The little round worm, better known in the scientific community as C. elegans, can be found just about everywhere.
The ones being studied in Dr. William Mohler's genetics and developmental biology lab came from a garden in Bristol, England, but they could just as easily have
been unearthed from a lawn in Farmington.
Unlike the typical earth worm, the round worm is very hard to spot. It is only one millimeter long when fully grown and it is transparent - it has no pigment. That's what makes it so desirable.
"That means we can do
studies of the inner workings, the anatomy, and the behavior of
cells without dissecting it," says Mohler, an associate professor of genetics and developmental biology at the Health Center who has been studying cell fusion in C. elegans for 10 years.
"We can watch all the essential processes of life in these worms without killing them or opening them up."
While many scientists are using C. elegans for research into the genetics of aging and other developmental processes,
Mohler and his team are specifically studying giant cells in the skin.
Understanding the mechanisms by which cells fuse during a worm's development can provide important clues about the formation of human skeletal muscle and the causes of degenerative muscle
"The process of cell membrane fusion is essential to the development of virtually every animal species, allowing fertilization and the growth of bone, muscle, and placental tissue," says Mohler.
"Yet the mechanism by which fusing cells recognize each other and merge their membranes is poorly understood."
Another reason C. elegans is such a valuable research tool is that its life span is extremely short - only two and a half weeks. A newly hatched worm can become a mother in just three days.
One worm may produce a brood of about 200 offspring, and you can get two generations within a week or two. So putting together family trees - the staple of genetic research - is a cinch.
Even though each C. elegans only has 959 cells, that conglomeration of cells include an entire working nervous system, which helps the worms forage for food, find a mate, and avoid noxious chemicals and other dangerous contacts that could harm them.
| Dr. William Mohler with images of worm cells, in his lab at the UConn Health Center.
|Photo by Peter Morenus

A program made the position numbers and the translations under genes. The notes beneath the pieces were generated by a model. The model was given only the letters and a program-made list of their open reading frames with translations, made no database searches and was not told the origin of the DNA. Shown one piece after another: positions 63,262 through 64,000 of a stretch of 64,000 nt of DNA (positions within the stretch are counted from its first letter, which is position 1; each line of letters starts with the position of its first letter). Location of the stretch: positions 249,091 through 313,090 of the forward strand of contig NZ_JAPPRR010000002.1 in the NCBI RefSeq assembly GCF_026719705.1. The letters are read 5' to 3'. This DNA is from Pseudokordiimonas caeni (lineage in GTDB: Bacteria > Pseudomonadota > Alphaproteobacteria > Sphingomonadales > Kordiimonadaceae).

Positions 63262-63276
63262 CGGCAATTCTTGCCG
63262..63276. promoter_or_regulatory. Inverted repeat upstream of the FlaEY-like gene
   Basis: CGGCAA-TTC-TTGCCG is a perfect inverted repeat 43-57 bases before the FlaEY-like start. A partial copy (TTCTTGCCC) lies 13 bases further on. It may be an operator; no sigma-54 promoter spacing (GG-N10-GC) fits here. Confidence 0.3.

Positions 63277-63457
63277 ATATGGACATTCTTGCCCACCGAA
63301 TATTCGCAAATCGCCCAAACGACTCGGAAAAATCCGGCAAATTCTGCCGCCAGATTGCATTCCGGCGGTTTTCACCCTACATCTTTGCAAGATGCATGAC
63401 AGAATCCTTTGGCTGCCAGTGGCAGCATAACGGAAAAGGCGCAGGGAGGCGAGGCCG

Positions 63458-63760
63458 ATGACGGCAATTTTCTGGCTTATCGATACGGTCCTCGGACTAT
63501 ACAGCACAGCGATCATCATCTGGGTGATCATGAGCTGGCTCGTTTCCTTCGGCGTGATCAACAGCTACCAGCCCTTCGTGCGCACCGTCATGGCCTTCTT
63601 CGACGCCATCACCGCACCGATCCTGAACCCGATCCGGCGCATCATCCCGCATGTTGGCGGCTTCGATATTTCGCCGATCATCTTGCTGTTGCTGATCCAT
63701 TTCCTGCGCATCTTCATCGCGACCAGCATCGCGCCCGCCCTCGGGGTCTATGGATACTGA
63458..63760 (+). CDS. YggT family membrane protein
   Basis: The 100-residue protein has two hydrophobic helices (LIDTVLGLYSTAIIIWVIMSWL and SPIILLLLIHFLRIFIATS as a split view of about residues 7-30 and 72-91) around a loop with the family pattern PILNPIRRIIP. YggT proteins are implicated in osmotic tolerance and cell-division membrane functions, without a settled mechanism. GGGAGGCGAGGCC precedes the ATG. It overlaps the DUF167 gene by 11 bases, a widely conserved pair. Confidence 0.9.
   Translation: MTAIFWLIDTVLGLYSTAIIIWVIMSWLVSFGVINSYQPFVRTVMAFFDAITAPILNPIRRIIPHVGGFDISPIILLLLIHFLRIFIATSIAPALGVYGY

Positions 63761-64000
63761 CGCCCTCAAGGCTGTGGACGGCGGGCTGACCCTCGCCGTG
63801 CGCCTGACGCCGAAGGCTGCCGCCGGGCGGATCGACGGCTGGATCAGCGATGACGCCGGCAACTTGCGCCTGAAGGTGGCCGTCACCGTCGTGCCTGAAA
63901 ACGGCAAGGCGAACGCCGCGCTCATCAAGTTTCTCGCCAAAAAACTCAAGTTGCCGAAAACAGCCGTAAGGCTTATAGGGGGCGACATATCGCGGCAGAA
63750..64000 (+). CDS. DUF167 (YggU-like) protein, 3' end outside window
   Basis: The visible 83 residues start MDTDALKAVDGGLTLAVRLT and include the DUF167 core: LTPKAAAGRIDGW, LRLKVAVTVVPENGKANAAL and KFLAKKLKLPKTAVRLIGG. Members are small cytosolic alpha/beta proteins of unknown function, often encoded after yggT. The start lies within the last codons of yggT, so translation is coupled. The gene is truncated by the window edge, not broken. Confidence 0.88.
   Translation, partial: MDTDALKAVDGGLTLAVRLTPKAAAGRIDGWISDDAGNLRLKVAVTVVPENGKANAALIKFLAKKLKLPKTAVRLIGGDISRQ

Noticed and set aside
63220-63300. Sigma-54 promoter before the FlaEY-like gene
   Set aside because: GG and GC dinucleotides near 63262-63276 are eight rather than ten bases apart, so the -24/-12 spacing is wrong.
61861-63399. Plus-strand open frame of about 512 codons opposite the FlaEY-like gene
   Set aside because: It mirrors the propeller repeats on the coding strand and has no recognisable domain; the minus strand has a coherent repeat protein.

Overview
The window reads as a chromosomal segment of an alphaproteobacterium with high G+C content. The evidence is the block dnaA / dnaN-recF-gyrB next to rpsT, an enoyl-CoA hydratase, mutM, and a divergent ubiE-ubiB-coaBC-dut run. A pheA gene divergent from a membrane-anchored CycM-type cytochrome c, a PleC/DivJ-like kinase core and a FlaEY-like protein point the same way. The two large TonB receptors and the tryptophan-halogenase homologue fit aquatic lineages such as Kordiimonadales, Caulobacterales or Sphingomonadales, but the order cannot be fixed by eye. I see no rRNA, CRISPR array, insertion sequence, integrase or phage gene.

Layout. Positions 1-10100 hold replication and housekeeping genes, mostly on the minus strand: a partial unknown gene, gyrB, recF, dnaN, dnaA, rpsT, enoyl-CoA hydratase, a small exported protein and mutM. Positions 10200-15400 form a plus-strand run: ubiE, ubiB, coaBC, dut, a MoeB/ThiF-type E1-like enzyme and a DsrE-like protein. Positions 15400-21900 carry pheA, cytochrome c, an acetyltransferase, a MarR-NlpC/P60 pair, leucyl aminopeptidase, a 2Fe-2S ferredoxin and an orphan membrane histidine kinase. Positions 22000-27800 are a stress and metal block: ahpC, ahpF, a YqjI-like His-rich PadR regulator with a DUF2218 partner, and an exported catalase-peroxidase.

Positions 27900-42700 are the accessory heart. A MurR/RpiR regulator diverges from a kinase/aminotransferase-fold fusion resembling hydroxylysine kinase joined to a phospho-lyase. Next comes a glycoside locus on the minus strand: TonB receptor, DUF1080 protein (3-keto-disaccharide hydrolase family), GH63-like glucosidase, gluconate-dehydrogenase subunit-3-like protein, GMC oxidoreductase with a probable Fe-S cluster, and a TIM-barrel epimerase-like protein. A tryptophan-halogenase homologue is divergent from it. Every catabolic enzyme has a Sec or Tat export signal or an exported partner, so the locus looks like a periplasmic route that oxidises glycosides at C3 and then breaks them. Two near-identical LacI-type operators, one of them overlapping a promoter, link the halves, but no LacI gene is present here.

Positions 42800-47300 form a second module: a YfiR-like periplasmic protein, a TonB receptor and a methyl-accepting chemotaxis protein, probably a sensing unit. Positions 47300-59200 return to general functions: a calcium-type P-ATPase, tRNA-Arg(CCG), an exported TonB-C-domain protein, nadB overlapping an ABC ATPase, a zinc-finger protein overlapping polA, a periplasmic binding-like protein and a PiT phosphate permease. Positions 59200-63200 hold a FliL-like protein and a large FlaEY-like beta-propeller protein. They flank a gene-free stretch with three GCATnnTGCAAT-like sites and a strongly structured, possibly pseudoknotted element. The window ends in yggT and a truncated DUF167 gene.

They have a digestive, muscular, and excretory system, as well as
an elaborate reproductive system that is able to pump out 200 baby worms in a week.
"They've put together most of the essentials of being an animal with less than a thousand cells," says Mohler.
"The truly unique thing about C. elegans as a model system is that from the time an egg is fertilized and divides into two cells, the fate of those other cells, what they will give rise to, and what those cells will function as, is invariant. It's the same from every worm to every other worm. So in terms of an experimental system, it's extremely predictable."
Mohler and his team use high-tech imaging equipment to get a three-dimensional, high-resolution, "live" look at the structure of the worms' cell membranes within developing tissues. They can easily call up a "mini movie" on a computer that shows this intricate process in detail.
Through this research, the researchers have been able to pinpoint the crucial protein - EFF-1 - that is responsible for fusing membranes together.
According to Mohler, when that protein is missing or mutated, cell fusion doesn't occur.
"And when we force the protein to be expressed itself in the wrong place, it can turn whole masses of cells into one big bag of soup," he says.
"So EFF-1 is a key component in the mechanism of cell fusion, a process essential to normal animal development.
"The round worm is the only organism in which the molecular mechanism of cell fusion is known at such a precise level," Mohler adds.
"But there is still much more to be learned about this tiny yet complex animal that is providing us with some of the crucial information we need to figure out the workings of our own musculoskeletal system."